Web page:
Huey Copeland, "Making Black Feminist Art Histories," American Art
Huey Copeland: “Over the last decade, I have had the pleasure of teaching Renée Ater’s 2003 article “Making History” on Meta Warrick Fuller’s Ethiopia in classes focused on twentieth-century sculpture, histories of modernism, and African American cultural politics.1 Such range underlines the expansive address of the artist’s work as well as the scholar’s vital framing of it: in homing in on Ethiopia, the signature sculpture of a long-neglected black female artist, Ater’s text subtly challenges art-historical discourse while holding out a productive model of it, one that confronts rather than suppresses the importance of race and gender in the making of modern American culture.”
Citation: Copeland, Huey. “Making Black Feminist Art Histories.” American Art 31, no. 2 (Summer 2017): 27-29.
Sala Levin: “For eight years—long before the controversy over Confederate monuments became a deafening national conversation—Ater has been studying monuments to the nation’s slave past. Her research attempts to answer a thorny question: What makes a successful monument to slavery? Is it one that an art historian appreciates, or one that’s valuable to a community trying to reckon with its past? One that serves as a rallying point for protests and demonstrations? One that calls attention to itself, or one that blends into the scenery as naturally as daffodils on the roadside?”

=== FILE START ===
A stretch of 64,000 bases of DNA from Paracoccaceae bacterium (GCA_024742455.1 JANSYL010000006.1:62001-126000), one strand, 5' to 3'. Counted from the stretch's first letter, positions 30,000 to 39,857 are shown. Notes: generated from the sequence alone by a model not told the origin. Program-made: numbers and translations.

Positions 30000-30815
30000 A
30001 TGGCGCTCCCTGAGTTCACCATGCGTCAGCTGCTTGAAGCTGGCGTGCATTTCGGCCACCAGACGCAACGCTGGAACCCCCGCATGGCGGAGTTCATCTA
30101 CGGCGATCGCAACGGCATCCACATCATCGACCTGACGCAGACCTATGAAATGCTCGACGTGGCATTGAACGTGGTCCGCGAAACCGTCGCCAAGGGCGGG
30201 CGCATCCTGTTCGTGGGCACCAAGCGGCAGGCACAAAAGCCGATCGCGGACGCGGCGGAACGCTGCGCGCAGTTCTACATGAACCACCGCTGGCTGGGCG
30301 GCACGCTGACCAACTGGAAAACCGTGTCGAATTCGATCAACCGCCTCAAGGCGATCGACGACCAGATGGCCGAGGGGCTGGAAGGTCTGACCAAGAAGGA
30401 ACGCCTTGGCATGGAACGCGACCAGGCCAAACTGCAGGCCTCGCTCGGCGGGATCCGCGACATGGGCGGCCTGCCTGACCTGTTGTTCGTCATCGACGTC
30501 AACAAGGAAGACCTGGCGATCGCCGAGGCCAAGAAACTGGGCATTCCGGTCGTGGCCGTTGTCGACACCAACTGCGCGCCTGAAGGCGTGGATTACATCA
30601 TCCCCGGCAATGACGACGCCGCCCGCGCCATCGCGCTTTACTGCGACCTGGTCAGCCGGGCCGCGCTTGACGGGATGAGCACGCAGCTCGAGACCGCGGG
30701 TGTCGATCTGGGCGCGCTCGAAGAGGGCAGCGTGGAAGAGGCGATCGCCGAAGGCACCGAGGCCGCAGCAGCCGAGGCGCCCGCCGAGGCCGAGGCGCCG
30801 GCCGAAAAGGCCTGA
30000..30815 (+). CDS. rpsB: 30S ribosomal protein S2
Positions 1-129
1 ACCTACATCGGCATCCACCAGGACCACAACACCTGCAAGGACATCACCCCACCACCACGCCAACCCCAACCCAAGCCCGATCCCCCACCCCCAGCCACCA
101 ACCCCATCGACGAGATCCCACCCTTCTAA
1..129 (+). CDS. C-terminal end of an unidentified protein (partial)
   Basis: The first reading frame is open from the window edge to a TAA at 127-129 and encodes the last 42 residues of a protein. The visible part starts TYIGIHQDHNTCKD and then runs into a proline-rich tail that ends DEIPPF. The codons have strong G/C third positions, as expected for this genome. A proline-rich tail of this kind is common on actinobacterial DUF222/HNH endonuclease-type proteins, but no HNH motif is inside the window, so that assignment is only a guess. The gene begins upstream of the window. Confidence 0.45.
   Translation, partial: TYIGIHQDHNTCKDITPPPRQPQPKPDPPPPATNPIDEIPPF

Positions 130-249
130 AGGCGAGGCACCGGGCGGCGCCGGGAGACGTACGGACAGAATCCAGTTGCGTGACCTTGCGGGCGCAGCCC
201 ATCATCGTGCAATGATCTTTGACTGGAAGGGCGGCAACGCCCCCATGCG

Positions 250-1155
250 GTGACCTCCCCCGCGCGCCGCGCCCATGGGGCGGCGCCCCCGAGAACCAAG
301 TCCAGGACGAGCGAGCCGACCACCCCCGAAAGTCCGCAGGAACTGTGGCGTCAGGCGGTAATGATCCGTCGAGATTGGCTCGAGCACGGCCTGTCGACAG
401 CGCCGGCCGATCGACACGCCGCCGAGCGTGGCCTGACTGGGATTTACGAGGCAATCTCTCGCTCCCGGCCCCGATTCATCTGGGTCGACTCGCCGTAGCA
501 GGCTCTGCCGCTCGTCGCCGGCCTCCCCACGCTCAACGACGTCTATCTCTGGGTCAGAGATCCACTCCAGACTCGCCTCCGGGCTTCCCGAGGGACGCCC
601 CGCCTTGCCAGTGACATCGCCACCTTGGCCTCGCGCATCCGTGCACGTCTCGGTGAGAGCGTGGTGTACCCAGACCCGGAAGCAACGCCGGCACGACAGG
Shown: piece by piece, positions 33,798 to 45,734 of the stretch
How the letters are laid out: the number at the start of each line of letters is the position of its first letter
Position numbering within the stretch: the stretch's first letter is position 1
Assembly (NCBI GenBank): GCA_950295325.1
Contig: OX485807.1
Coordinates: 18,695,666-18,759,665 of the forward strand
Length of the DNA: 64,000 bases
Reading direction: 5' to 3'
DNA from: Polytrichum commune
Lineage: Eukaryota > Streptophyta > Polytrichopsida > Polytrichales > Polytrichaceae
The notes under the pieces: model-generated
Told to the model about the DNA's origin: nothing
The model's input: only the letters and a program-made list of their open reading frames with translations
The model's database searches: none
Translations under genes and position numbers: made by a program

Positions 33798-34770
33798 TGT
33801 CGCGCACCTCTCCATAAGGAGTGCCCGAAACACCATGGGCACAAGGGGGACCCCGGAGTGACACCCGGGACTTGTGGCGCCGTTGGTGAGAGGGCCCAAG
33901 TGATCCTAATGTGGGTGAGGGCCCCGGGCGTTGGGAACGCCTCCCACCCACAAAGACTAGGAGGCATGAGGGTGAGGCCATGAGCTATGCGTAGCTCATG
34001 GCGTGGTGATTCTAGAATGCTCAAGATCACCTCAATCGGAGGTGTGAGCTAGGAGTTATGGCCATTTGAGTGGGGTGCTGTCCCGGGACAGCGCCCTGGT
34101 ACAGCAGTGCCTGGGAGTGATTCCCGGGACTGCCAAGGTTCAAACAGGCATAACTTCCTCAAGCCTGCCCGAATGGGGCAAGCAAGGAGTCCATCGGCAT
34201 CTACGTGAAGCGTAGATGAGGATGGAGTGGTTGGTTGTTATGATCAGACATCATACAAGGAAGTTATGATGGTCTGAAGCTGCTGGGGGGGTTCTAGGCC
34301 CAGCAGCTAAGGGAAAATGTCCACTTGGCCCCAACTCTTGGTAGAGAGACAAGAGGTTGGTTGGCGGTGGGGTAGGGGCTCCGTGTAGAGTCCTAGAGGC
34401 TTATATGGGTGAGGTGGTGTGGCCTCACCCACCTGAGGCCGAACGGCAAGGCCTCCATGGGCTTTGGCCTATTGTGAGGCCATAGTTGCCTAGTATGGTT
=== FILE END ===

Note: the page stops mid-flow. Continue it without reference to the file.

Citation: Levin, Sala. “Monumental Change.” Terp Magazine (Winter 2019): 24-29.